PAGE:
North West Cancer Research Centre and the Institute of Translational Medicine teamed up with Pilates for Life, Sunflowers Cancer Support Centre, NHS Liverpool CCG and artists Richard Meaghan and Fiona Torrance to deliver a Tate Exchange project, inspired by the work of Fernand Leger: New Times, New Pleasures.

Wiki edit-a-thon Laura Bonnett, Biostatistics

Laura worked with a group of 20 secondary school students to edit a Wiki entry celebrating the role of women in STEM.

2019 activities


“So you want to become a scientist?” talk at Liverpool Collage – Thomas Leather, PhD student

Tom talked to 150 pupils from all years but the majority being GCSE level and above. He spoke about his experience in research so far, from leaving school to starting his PhD. He then highlighted some of the actual research he has done, from both master project to PhD project. He finished by talking about the different ways that school leavers can get into a career in science. Tom’s talk went down very well with the students have he received some great feedback including the below statement from one of the students to their teacher:

World Cancer Day in the Royal Hospital – Led by Jenna Kenyani, with help from Elinor Chapman, Nat Coplin, Jo Davies, Adams George, Umair Khan, Ruth Stafferton, Sophie Thornton and Yangu Wan.

This event aimed to go into a public space and bring cancer research to the public in a fun but informative way. This event hoped to not only engage the public in current research but also educate people around some of the common myths surrounding cancer. We also used this as an opportunity to highlight why research is vital as well as the important collaborations between the NHS and the University.  To achieve our aims we had a number of different hands-on activities that had been created by members of ITM. These activities included: the “bowling game” to describe concept of drug resistance and development of new drugs for Cancer; “The Umbrella Game” which demonstrates innovative methods of trial design in cancer clinical trials, biomarkers and targeted therapy in cancer; “Cancer: What is fact and what is fiction?” board which helps to dispel the myths surrounding Cancer.   

World Cancer Day – NCWRC event with UoL – Led by Emma Squibb, Academic speakers: Sonia Rocha, Michael Schmid, Ed Gaynor, Sarah Coupland and Richard Shaw.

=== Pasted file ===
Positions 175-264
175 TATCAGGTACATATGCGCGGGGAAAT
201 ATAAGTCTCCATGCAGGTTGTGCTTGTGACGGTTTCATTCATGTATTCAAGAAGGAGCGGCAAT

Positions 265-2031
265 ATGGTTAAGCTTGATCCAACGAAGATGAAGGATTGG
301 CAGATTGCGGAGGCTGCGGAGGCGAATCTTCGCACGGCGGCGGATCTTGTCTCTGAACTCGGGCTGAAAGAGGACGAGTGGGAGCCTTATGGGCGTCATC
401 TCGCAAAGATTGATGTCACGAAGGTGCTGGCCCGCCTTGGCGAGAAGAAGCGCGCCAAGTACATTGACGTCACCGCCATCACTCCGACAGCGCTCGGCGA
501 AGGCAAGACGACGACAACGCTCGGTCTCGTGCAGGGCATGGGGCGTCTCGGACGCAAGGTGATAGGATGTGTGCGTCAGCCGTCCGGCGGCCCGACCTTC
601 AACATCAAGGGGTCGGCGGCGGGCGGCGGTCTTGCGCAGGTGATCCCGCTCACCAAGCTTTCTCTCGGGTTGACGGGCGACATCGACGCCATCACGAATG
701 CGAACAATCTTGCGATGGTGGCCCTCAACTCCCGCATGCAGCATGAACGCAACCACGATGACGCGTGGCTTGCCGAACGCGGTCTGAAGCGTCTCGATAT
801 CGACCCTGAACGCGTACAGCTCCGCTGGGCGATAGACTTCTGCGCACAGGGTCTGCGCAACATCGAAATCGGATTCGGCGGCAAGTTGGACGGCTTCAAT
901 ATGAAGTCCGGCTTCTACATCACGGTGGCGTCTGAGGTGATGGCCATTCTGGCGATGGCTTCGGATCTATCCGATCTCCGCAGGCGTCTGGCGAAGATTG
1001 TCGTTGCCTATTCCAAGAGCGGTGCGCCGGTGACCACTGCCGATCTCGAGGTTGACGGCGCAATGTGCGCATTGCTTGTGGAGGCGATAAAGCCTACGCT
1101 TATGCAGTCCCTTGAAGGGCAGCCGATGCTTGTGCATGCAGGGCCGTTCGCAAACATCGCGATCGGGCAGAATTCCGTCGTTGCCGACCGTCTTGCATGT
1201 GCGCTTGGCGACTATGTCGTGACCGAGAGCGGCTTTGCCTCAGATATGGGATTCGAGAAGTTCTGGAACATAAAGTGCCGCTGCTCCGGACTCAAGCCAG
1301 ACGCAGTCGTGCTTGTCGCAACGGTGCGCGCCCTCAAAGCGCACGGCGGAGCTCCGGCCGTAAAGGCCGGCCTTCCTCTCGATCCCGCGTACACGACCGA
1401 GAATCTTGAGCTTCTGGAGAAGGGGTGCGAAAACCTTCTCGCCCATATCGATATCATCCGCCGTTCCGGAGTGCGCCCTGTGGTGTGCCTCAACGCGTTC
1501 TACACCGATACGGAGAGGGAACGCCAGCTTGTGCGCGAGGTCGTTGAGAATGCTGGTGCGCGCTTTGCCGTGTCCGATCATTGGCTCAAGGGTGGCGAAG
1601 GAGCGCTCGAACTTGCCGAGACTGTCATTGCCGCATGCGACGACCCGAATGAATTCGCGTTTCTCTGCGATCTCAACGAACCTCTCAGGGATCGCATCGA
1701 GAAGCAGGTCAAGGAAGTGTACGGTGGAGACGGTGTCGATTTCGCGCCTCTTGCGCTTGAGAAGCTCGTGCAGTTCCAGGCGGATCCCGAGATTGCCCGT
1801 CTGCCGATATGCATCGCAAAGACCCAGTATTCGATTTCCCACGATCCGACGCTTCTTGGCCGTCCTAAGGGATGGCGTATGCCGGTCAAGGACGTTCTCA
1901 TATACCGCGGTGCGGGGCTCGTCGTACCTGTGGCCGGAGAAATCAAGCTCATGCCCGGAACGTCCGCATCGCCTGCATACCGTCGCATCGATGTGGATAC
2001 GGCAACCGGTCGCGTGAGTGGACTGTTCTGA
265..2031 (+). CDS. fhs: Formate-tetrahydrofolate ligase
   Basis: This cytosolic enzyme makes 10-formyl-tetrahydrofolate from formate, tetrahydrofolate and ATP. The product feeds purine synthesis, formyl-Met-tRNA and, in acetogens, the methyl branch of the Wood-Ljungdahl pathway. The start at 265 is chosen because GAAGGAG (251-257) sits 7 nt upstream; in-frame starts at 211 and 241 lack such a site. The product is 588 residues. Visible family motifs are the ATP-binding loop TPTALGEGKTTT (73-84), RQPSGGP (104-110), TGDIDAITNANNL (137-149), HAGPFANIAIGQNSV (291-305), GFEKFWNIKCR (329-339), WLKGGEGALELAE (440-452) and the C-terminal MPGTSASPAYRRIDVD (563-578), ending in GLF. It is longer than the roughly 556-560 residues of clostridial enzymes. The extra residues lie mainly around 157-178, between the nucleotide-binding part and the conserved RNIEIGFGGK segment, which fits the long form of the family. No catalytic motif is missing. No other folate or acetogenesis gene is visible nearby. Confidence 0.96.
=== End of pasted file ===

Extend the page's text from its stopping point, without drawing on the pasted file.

This event for World Cancer Day brought together cancer researchers and clinicians, patients, survivors and their families, to celebrate survivorship. Participants were asked to make pledges around the hashtag #IamandIwill. The Centre also created a range of videos highlighting their research that was highlighted on social media throughout the day.  You can see all the videos here - https://www.liverpool.ac.uk/nwcrc/research/our-scientists/


10½ things you may not know about side effects video

The Medical Research Council (MRC) Centre for Drug Safety Science, based at the University of Liverpool, along with Sense about Science, have jointly launched an animation and companion guide entitled “10½ things you may not know about side effects.” This was developed following public workshops, the animation is designed to help people learn more about side effects – why they occur, how to manage them and how medicines can be made safer by reporting them. Full article: https://news.liverpool.ac.uk/2019/03/26/things-you-may-not-know-about-side-effects-3/

Hope Academy Careers Fair - Statistical Ambassadors Wenyue Zhu (IACD), Maria Sudell and Laura Bonnett (Department of Biostatistics, ITM)

Wenyue, Maria and Laura attended an annual Careers Fair at Hope Academy. They engaged year groups 8-13, the next generation of mathematicians and statisticians, with hands-on activities such as “How Many Penguins?” game, which help pupils to learn how statisticians can use penguins’ poo to estimate how many live in Antarctica. They also provided guides to these next generation with career resources in statistics.

World young Rheumatic Disease Day- Dr Eva Smith (Women’s and Children’s Health)

The 18th March was the first “WOrld young Rheumatic Disease Day”, aimed at spreading the WORD that children and young people get rheumatic diseases too! WORD Day was launched jointly by the Paediatric Rheumatology European Society (PReS) and the European Network for Children with Arthritis (ENCA, www.enca.org). The idea for the campaign was conceived by Dr Eve Smith, department of Women and Children’s Health, UoL, and has been made a reality by parents, patient, charities and healthcare professional from across the world! At Alder Hey Children’s Hospital, they were ‘getting wacky for WORD Day’ and had a range of activities including the ‘button challenge’, taking pictures in the WORD Day photo booth, teaching Junior doctors about paediatric rheumatic disease and running a cake sale.

NWCRC Hela Lab tour for Cancer Patients and Survivors – Led by Emma Squib with help from Helen Kalirai, Jodi Alexander from LOORG and Joe Slupsky’s lab group.

A tour was given to 14 patients and survivors and supporters around the story behind Hela cells. The participants had the chance to see Hela cells and the work Haem-Oncology researchers do in Joe Slupsky’s lab as well as a visit to the Ocular Oncology Labs that Sarah Coupland and her lab use and a chance to chat with two researchers about their work. The participants really enjoyed seeing working labs and learning more about the research that is going on to battle cancer.

Some feedback included:

“It is so fascinating to see the processes behind the scenes.”

“I was part of a drug trial, and so it’s great to learn more about how important tissue donation is.”

“Really reassuring to meet these people helping us to beat cancer.”